Nearly 2,000 students absent from Lawrence district amid COVID surge; new school board members sworn in

photo by: Contributed

Absence data presented to the Lawrence school board on Jan. 10, 2022, amid a COVID-19 surge

Since returning from winter break last week, the Lawrence school district has been facing a significant number of student and teaching absences.

Nearly 2,000 students have been absent from school each day since Thursday because of a recent COVID-19 surge, said Superintendent Anthony Lewis on Monday during a school board meeting. Those students make up almost about 19%, or nearly one-fifth, of the district’s overall enrollment.

Lewis reported that information to the board remotely, as he is in quarantine after testing positive for the virus himself.

“This is our current reality. This is where we are,” Lewis said.

Meanwhile, more than 100 teachers have also been absent during the same time period, requiring the district to fill those positions with dozens of substitute teachers.

Lewis said the district has been able to fill more than 80% of the absences needing to be filled with substitutes during those three school days. He also said some positions have been filled by other district staff, such as principles and guidance counselors stepping in.

While both the student and teacher absences are normally higher this time of the year when the district is returning from winter break, Lewis said the current data is more significant than the past. He said a 19% absent rate is “not where we want to be,” but he did not have the data to compare it to previous years.

For comparison, during remote learning in the fall of 2020, the district reported only a 5% absence rate, the Journal-World previously reported.

Board member Kelly Jones, who called the data reported on Monday “alarming,” asked what the tipping point was for the district to close a school because of too many absences among staff. She said she specifically asked so parents could be prepared to deal with a school closing, if it comes to that point.

Lewis said the district will not be able to open a school if there are too many teaching absences and can’t fill the positions with substitute teachers, but did not give a specific point where that decision would be made. He said the district will try to keep families informed of that possibility as much as it can.

He said he’s also heard from members of the public asking why the district has not gone to remote learning amid the surge. He said state law currently only allows the district to use 40 hours of remote learning per student, which is roughly five school days, limiting its use. He also noted if the district goes over that amount of time, it’s state funding could be docked.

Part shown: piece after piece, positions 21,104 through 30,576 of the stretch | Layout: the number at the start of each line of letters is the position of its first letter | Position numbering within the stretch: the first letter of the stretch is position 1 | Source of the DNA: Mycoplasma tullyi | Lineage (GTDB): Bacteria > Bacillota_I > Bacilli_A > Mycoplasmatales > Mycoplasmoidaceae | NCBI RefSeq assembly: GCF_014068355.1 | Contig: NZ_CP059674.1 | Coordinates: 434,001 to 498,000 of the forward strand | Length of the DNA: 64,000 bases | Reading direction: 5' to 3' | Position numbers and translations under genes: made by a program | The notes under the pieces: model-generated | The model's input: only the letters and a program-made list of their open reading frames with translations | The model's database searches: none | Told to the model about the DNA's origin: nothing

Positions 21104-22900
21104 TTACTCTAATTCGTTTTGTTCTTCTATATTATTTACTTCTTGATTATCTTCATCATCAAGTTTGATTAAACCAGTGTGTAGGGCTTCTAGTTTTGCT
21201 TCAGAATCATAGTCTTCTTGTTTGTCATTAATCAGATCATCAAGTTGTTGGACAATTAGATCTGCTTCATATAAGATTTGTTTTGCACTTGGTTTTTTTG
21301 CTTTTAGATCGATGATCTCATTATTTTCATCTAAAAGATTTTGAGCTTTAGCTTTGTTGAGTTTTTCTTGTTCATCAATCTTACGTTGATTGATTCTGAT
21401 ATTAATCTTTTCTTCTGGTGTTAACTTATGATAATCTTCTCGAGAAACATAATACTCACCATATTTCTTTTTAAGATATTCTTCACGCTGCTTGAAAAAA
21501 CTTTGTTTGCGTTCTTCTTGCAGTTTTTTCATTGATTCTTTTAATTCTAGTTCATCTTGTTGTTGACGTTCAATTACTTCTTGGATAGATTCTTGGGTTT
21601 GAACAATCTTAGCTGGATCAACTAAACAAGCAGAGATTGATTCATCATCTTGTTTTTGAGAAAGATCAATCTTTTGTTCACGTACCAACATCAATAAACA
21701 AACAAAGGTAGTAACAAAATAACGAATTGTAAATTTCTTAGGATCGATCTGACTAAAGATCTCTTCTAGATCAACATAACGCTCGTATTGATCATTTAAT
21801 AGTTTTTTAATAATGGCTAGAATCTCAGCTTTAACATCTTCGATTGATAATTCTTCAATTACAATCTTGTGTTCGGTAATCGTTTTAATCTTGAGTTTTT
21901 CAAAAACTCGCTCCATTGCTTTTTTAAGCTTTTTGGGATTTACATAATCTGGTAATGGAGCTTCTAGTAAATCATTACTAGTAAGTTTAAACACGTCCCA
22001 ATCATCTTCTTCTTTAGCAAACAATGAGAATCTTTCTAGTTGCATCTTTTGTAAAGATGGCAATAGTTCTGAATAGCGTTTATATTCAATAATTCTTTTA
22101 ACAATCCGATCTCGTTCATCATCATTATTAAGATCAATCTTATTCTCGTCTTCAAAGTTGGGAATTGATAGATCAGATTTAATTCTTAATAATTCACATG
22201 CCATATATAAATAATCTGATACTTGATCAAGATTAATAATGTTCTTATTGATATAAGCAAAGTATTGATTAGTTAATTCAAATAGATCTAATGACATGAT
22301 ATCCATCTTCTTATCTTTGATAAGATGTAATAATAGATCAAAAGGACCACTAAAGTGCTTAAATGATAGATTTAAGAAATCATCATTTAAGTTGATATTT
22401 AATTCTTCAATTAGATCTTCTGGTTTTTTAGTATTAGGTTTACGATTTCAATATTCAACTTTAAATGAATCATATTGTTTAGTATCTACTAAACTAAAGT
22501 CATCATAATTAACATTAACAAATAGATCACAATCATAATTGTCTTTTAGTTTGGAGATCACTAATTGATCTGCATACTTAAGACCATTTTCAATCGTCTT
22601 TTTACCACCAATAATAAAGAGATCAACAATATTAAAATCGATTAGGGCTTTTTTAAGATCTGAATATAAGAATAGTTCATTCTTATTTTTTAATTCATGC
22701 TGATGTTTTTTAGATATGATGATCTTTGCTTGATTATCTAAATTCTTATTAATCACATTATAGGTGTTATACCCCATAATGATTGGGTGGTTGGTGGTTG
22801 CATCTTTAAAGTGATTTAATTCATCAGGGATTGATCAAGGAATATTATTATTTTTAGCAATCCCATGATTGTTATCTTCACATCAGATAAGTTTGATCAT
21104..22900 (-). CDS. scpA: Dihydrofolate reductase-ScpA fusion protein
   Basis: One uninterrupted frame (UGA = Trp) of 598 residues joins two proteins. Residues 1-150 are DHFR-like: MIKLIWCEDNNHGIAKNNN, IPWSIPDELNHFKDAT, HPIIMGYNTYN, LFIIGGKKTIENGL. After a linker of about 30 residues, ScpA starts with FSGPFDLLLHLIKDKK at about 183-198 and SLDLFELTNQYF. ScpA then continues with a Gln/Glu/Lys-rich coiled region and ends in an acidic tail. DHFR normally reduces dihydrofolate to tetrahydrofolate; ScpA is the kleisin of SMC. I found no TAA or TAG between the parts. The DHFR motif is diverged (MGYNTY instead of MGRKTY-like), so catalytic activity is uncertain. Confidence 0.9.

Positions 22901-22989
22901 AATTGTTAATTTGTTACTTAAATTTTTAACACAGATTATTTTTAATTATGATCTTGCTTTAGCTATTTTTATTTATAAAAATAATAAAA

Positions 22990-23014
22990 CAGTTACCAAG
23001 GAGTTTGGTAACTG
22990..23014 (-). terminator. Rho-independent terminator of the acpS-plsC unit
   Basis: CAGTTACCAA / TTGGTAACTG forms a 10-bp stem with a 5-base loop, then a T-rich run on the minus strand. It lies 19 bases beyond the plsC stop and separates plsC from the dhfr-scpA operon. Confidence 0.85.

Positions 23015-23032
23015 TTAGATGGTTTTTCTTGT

In the meantime, Lewis thanked Lawrence Douglas County Public Health for recently installing an emergency mask mandate, noting it applies to the district’s school buildings. Lewis also repeatedly encouraged people to get vaccinated.

“This is going to take an entire community to get this under control,” he said.

New board members

photo by: Dylan Lysen/Lawrence Journal-World

New Lawrence school board member Andrew Nussbaum swears in to his position during a meeting on Jan. 10, 2022.

Two new members took their seats on the board on Monday.

Douglas County Clerk Jamie Shew swore in Kay Emerson and Andrew Nussbaum to serve four-year terms. Incumbent board member Kelly Jones was also sworn in for a second term.

Along with Jones, Emerson and Nussbaum were elected to the board in November. They filled the seats of former board members Melissa Johnson and G.R. Gordon-Ross.

Both Emerson and Nussbaum have prior experience with the school district. Emerson previously served on the board’s COVID-19 advisory committee and was also chair for the board’s parents of color advisory committee. Nussbaum is a former special education teacher for the district’s secondary therapeutic classroom.

photo by: Dylan Lysen/Lawrence Journal-World

New Lawrence school board member Kay Emerson, right, speaks during her first meeting on Jan. 10, 2022 as board member Carole Cadue-Blackwood, left, watches.

In other business, the board:

• Approved the hiring of Cynde Frick, a certified public accountant, as the new executive director of finance and school board treasurer.

Frick is currently the director of financial operations for the Baldwin City School District. She will take over the position for Kathy Johnson, who is scheduled to retire at the end of the month.

• Heard a budget report from Johnson regarding the district’s focus on increasing the amount of unencumbered cash in certain budgets, such as special education and the contingency reserve funds.

Johnson said setting the goals for each fund was the first step toward improving the health of the district’s funding reserves. All told, the district wants to increase the unencumbered cash balances of the funds by about $4 million.

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